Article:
Let's imagine for a moment that journalists have discovered a story about a member of the public who gave booze to underage kids - and those booze-fuelled kids then got involved in a serious incident that left a child in a coma.
Can you imagine the outcry? Can you imagine the column inches? Can you imagine the witch-hunt to find this person and expose them?
You can bet that, within hours, local hacks would have discovered the name of this person. They would be exposed for the disgrace they are. Perhaps the tabs would label this person 'vile' and 'disgusting' for giving booze to kids who then got involved in real trouble and violence.
But... this did happen. This actually happened. Yet the identity of the person concerned has been kept secret and the story has only been run by the BBC and a couple of the more serious newspapers. The tabs have left it untouched.
Why might that be?
Well, the person who recklessly, stupidly and disgracefully gave the booze to the kids is a journalist - believed to be working for the South West News agency who were supplying a story for the Mirror.
(Hmm that name rings a bell - where have I heard of South West News before? Oh yes, that's right, they got into dead teenager Scarlett Keeling's caravan and took photos so that the Daily Mail could slag her and her lifestyle off. What a nice bunch of coves they are.)
Alcohol was supplied to the teenagers as props for a photo shoot on underage drinking and the journalist told them they could keep the alcohol afterwards, the police added.
So... let me get this straight. You're writing a story about how terrible underage drinking is, but you can't find pictures of underage kids drinking - or you're too lazy to do it - so you find some underage kids who aren't drinking, and give them booze to show how terrible it is that underage kids are drinking, even though they weren't actually drinking at all, then you let them keep the booze because it's so terrible that underage kids are drinking. Right? Hands up who can see something a teensy-weensy little microscopic bit wrong about all of that?
That journalists sometimes 'recreate' scenes isn't a surprise to me, and I'm not really shocked at that myself. But... you're writing about what a bad thing it is that underage kids are drinking - and then you give underage kids, who weren't drinking, drink? I mean, what the fuck? At what point does your brain have to detach itself from the need to pay the mortgage?
Now I'm not even going to moralise about underage drinking, as I think it's not as awful as it's portrayed in such campaigns as the Mirror's, but here's the thing: these kids weren't drinking. And then they got given drink. If we needed a story about kids and knives or kids and guns, would we give them knives or guns? Fine, if there are teenagers running round on the street with booze, then let's find them and take pictures of them - that's journalism. If you can't find them, then bad luck - that's journalism as well. Sometimes you come home empty-handed. The newspaper can use some stock pictures; you can't tell me that there aren't any photos anywhere on file in the entire Mirror archive of teen boozers.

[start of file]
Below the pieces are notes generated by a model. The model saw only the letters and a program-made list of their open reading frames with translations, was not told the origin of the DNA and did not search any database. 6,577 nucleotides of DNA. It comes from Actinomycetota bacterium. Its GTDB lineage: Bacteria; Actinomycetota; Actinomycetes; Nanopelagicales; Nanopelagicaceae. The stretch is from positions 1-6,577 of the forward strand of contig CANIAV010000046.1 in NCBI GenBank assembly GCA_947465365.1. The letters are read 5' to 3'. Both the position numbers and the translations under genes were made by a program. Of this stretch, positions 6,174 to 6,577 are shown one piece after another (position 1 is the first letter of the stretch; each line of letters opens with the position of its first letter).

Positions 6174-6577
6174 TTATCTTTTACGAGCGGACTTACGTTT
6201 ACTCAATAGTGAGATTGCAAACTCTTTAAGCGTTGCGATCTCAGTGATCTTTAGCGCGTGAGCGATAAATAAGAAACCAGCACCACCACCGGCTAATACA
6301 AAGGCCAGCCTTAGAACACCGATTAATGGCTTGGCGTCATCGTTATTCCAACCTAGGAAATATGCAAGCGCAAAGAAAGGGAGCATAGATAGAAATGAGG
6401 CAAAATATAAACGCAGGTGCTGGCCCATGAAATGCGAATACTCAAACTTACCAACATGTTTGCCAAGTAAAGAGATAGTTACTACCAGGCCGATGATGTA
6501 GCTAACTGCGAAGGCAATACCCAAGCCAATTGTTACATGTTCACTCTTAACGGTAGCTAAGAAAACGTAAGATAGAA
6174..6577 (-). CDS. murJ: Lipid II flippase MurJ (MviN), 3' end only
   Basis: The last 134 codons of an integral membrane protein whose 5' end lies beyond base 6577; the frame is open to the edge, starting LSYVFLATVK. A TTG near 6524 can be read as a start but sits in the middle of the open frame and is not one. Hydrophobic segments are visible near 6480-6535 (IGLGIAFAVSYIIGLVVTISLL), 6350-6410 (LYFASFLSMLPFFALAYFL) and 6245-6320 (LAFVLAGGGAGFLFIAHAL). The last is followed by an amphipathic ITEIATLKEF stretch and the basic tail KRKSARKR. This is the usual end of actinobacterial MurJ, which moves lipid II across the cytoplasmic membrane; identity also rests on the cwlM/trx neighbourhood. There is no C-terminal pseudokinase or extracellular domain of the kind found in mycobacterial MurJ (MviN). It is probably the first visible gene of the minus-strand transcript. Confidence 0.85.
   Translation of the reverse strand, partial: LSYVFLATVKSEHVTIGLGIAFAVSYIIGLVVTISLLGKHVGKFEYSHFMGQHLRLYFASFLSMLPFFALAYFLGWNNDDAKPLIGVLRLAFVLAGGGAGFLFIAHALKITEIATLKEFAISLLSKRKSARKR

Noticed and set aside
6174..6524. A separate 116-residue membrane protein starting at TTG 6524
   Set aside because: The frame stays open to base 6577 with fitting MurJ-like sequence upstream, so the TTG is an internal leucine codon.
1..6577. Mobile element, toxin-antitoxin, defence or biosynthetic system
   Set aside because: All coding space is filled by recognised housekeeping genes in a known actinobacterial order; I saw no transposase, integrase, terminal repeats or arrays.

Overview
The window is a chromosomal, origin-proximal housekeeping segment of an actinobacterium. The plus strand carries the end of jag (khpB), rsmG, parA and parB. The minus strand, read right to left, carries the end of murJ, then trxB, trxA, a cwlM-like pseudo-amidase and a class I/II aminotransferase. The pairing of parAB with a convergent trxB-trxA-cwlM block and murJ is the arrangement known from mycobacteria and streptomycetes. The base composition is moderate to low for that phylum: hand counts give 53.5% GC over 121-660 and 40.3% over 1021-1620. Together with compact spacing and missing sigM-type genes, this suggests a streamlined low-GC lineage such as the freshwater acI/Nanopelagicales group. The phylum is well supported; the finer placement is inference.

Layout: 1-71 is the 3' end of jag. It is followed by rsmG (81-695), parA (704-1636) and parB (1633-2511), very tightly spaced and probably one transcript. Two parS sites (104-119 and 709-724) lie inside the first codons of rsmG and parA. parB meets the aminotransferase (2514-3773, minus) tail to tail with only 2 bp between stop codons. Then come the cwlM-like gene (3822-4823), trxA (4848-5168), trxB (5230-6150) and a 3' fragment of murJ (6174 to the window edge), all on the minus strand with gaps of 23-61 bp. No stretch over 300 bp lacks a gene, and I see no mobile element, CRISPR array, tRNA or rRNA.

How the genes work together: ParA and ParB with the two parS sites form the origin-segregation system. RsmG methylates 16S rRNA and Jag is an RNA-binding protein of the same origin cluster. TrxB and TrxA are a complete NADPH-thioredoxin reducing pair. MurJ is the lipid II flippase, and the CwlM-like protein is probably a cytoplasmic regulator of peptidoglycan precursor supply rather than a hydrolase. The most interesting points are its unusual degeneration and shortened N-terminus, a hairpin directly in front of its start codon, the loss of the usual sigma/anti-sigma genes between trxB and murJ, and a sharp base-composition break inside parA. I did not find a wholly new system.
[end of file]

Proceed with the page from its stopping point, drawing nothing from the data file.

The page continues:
But to go that stage further and create a totally false story just so you can make it appear that something is happening that isn't actually happening is ridiculous. Yes, I'm sure there are kids who are underage boozing away - in fact, given that I live in Bristol, not far from where all this happened, I know there are underage kids boozing away. But this is the kind of cynical, nasty, pisspoor teddy-in-the-rubble lying hackery that makes people hate journalists and everything they stand for. And rightly so.
But... the story hasn't even been covered very extensively. No-one's really done any digging to find out this person's identity, even though if it had been a normal citizen they would have found out within seconds. Many people in the industry surely know who this is. And they're keeping shtum. Even the Sun, arch-rivals of the Mirror, haven't launched into a smug attack as regards this article. Why might that be?
Well, it's a case of 'there but for the grace of god go I'. Everyone in tabloidland does this sort of shit, and everyone knows that if they crow about the failures of their rivals then they could be instantly exposed for doing exactly the same thing. Plus, if you want to keep the news agency sweet and get the exclusives and stories from them that you want, you're not going to upset them by exposing them for what they really are. Far easier to put this one down to a 'bad apple' and move on, isn't it. Close your eyes, close ranks and get on with the job. Yes, something's been faked, yes it went wrong, yes someone ended up in hospital, but never mind.
No wonder journalists are hated.
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